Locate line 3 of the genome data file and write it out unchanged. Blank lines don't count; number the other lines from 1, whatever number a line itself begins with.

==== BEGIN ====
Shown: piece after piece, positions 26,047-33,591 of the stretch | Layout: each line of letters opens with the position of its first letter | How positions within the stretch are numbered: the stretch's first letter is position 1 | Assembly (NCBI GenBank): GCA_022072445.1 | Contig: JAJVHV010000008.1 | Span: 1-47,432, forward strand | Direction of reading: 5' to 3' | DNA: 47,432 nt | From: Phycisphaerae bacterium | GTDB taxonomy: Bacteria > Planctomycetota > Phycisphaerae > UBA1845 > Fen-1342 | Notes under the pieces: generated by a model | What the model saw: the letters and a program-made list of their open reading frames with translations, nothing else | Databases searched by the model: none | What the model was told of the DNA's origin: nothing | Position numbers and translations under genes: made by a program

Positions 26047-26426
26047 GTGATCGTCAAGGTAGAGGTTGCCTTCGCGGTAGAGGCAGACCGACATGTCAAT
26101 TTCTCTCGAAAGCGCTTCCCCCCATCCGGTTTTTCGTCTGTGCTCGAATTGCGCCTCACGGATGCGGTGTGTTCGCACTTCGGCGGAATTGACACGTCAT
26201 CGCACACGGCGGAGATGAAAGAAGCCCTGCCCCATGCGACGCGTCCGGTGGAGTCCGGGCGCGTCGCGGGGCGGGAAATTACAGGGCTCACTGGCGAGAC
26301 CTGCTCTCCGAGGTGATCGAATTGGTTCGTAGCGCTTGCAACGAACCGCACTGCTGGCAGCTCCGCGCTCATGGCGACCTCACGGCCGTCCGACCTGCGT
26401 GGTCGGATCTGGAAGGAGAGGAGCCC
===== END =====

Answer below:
26047 GTGATCGTCAAGGTAGAGGTTGCCTTCGCGGTAGAGGCAGACCGACATGTCAAT